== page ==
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Posted Saturday, September 5, 1998


New Internet censorship report released

Cyber-Rights & Cyber-Liberties (UK) releases
a new Watchmen Report

This message is forwarded from the newsgroup "uk.politics.censorship".

From: Yaman Akdeniz, 27 August, 1998

Press Release

LEEDS - Today the Leeds based Cyber-Rights & Cyber-Liberties (UK) published the second in the series of its Who Watches the Watchmen reports. The new report entitled as "Accountability & Effective Self-Regulation in the Information Age" is available through the organisation's new web site at This new report describes the new developments since the publication of the initial Who Watches the Watchmen report in November 1997 in a critical and analytical way; provides assistance to the government agencies for the review of the Internet Watch Foundation; and reviews the IWF consultation document on rating systems.

Mr. Yaman Akdeniz, director of the organisation stated that:

"November 97 seems like a long time ago but there has been so many developments that another report was needed to create public awareness of what the government is up to with Internet regulation within the UK. This report is ironically rated 18 as its conclusions may 'deprave and corrupt' the readers and regulators and may lead them to take a more liberal approach into Internet regulation."


This second report questions the current solutions offered at various forums such as the development of rating and filtering systems and further the report suggests that these may not be the real answers and solutions for the existence problems.

Professor Clive Walker, deputy director of the organisation stated that:

"A clear and present danger to Internet liberty arises from the terms on which self regulation is made available to the individual. The Who Watches the Watchmen report explains that danger. Government censorship has not gone away but is perhaps becoming more subtle and insidious."

Yaman Akdeniz added that:

"Government inspired and enforced pre-censorship is no more different than government-imposed censorship. Such restrictions and complex regulations would make Britain, like any other jurisdiction that goes too far, a very hostile place for network development."

Notes for the Media

The new home of Cyber-Rights & Cyber-Liberties (UK) is at but until a complete move is completed, the pages will continue to be available through

Cyber-Rights & Cyber-Liberties (UK) is a non-profit civil liberties organisation founded on January 10, 1997. Its main purpose is to promote free speech and privacy on the Internet and raise public awareness of these important issues.

3.The Web pages have been online since July 1996. Cyber-Rights & Cyber-Liberties (UK) started to become involved with national Internet-related civil liberties issues following the release of the DTI white paper on encryption in June 1996 and the Metropolitan Police action to censor around 130 newsgroups in August 1996.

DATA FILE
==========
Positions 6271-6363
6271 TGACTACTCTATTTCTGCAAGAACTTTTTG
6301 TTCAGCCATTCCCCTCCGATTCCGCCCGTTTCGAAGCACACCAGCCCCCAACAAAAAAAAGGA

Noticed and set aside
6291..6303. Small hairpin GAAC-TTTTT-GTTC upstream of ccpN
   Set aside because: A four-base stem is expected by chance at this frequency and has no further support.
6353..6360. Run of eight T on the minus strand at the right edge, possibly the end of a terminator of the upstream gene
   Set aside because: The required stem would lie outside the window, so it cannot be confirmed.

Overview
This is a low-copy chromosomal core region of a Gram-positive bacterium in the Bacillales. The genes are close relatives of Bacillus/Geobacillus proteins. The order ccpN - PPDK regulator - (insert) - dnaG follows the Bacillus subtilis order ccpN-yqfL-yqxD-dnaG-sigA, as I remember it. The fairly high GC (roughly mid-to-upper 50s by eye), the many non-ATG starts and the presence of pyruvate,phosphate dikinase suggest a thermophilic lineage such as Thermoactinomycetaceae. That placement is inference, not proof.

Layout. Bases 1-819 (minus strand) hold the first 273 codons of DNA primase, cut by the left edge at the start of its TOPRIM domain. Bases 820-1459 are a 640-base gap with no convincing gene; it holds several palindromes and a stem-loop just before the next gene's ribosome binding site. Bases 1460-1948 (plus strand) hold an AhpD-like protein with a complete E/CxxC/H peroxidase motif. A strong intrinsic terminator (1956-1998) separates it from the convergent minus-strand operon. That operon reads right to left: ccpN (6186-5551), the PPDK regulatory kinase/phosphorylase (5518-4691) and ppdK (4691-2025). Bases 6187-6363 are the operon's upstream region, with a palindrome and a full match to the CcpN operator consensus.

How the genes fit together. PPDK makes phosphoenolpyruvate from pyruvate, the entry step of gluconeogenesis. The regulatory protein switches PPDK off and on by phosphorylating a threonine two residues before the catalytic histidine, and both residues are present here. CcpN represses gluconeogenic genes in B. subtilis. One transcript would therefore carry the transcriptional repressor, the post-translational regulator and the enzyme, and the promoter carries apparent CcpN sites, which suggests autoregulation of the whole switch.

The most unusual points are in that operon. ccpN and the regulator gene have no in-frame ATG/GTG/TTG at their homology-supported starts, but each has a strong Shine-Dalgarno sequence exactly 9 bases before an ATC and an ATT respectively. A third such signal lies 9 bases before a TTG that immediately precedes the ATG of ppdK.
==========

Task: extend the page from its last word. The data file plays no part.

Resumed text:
Cyber-Rights & Cyber-Liberties (UK) recently criticised the attempts of the Nottinghamshire County Council to suppress the availability of the JET Report on the Internet.

Cyber-Rights & Cyber-Liberties (UK) covers such important issues as the regulation of child pornography on the Internet and UK Government's encryption policy.

The organisation provides up-to-date information related to free speech and privacy on the Internet. Cyber-Rights & Cyber-Liberties (UK) is a member of various action groups on the Internet and also a member of the Global Internet Liberty Campaign (see which has over 30 member organisations world wide.

In November 1997, Cyber-Rights & Cyber-Liberties (UK) launched a new report entitled, Who Watches the Watchmen, on the implications of the use and development of rating systems and filtering tools for the Internet content. The report insists that the debates on regulation of Internet-content should take place openly and with the involvement of public at large rather than at the hands of a few industry based private bodies.


In February 1998, Cyber-Rights & Cyber-Liberties (UK) produced the Global Internet Liberty Campaign member statement which criticised the possible introduction of "key escrow" or "key recovery" systems for the regulation of encryption services in the UK. The statement signed by 22 organisations world-wide concluded that "mandatory key recovery policies would make Britain a second-class nation in the Information Age."

This press release is available through

The second Watchmen report is available at:

The initial Watchmen report (November 97) is available at:

See also the Cyber-Rights & Cyber-Liberties (UK) CensorWare pages for further information at

Right to Reply: Your comments and views on the Internet Watch Foundation Proposals for Developing Rating Systems for the Internet at a UK level at

Mr Yaman Akdeniz Address: Centre For Criminal Justice Studies, University of Leeds, LS2 9JT. E-mail: Urls:

The above news item is reproduced without editing other than typographical

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